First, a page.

Children’s Preferences in Child Custody and Visitation cases in Florida

A Child Custody and Visitation case involving a child’s custody preference was recently decided by the Florida Court of Appeal. In a case captioned Talarico v. Talarico, the mother and father had two children. The parties divorced and negotiated parenting plans. Several years later, the father sought a modification of child custody and visitation, which the trial court granted. The Florida Court of Appeals reversed the trial court’s decision.

The Florida Court of Appeal stated that in order to grant a modification of child custody, the moving party must prove that a material, substantial and unanticipated change of circumstances occurred which warrants the modification. This change of circumstances must adversely affect the children’s welfare. One of the factors that the trial court is permitted to consider in reaching a custody decision is a child’s reasonable preference. In order to consider a child’s custody preference, the trial court must find that the child has sufficient experience, understanding and intelligence to express a preference. The Court of Appeal stated that trial courts ordinarily do not desire to have children testify in court against one of their parents. In the event that a trial court decides to permit such testimony, the preferred method to obtain such testimony is by an interview conducted by the trial judge outside of the presence of the parents. These interviews are either recorded (unless otherwise agreed to by the parties), or the judge provides a summary of the interviews.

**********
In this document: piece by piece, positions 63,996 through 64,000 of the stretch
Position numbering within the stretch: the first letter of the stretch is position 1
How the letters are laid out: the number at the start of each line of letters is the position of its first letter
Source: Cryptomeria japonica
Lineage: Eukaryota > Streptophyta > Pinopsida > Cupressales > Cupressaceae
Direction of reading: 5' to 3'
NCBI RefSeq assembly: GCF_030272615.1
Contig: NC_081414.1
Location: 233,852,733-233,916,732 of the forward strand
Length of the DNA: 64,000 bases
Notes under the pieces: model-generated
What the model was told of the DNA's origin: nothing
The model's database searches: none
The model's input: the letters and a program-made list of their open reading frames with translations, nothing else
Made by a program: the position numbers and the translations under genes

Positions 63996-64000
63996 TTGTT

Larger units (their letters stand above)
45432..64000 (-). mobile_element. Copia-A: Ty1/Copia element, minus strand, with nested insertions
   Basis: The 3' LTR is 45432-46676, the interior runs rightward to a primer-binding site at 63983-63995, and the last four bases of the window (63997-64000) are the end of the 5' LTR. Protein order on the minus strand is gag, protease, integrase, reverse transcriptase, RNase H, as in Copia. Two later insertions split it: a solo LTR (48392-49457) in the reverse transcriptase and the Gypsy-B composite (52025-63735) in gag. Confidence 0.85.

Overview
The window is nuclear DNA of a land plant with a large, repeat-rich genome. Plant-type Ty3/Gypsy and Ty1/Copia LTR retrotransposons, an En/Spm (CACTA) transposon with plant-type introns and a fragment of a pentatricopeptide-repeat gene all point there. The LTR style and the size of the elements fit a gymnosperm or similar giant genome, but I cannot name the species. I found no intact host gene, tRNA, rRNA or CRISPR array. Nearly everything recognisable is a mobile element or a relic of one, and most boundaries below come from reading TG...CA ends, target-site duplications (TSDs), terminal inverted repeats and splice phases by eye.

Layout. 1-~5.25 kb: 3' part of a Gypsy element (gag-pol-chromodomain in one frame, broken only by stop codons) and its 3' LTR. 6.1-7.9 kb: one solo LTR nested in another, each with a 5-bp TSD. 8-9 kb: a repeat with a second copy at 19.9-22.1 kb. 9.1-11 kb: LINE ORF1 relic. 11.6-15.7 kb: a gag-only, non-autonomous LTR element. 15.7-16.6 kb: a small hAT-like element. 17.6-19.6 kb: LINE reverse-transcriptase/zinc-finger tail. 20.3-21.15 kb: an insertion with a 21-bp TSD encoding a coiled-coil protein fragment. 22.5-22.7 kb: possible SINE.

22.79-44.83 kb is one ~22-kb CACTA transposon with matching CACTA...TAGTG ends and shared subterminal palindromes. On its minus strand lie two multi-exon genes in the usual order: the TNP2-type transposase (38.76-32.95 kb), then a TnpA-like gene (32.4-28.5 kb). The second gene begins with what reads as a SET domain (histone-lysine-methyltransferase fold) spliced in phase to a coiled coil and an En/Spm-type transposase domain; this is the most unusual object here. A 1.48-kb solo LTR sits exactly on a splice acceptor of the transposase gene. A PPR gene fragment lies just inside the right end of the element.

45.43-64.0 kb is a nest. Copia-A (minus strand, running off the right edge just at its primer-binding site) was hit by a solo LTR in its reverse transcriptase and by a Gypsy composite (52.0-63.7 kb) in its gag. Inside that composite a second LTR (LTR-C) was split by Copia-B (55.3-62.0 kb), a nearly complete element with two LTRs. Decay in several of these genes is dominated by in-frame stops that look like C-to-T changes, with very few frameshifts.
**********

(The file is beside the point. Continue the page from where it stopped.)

child custody and visitationRegarding child custody and visitation, the Florida Court of Appeal stated that the absence of a recording or a summary of the children’s interviews in this case constituted a violation of the mother’s Due Process rights under the United States Constitution. Therefore the Florida Court of Appeal reversed the trial court’s determination and remanded the case back to the trial court for another hearing.

To speak with a Child Custody and Visitation attorney, contact Matthew Lane & Associates, P.A. at (561) 328-1111.

Categories

Archives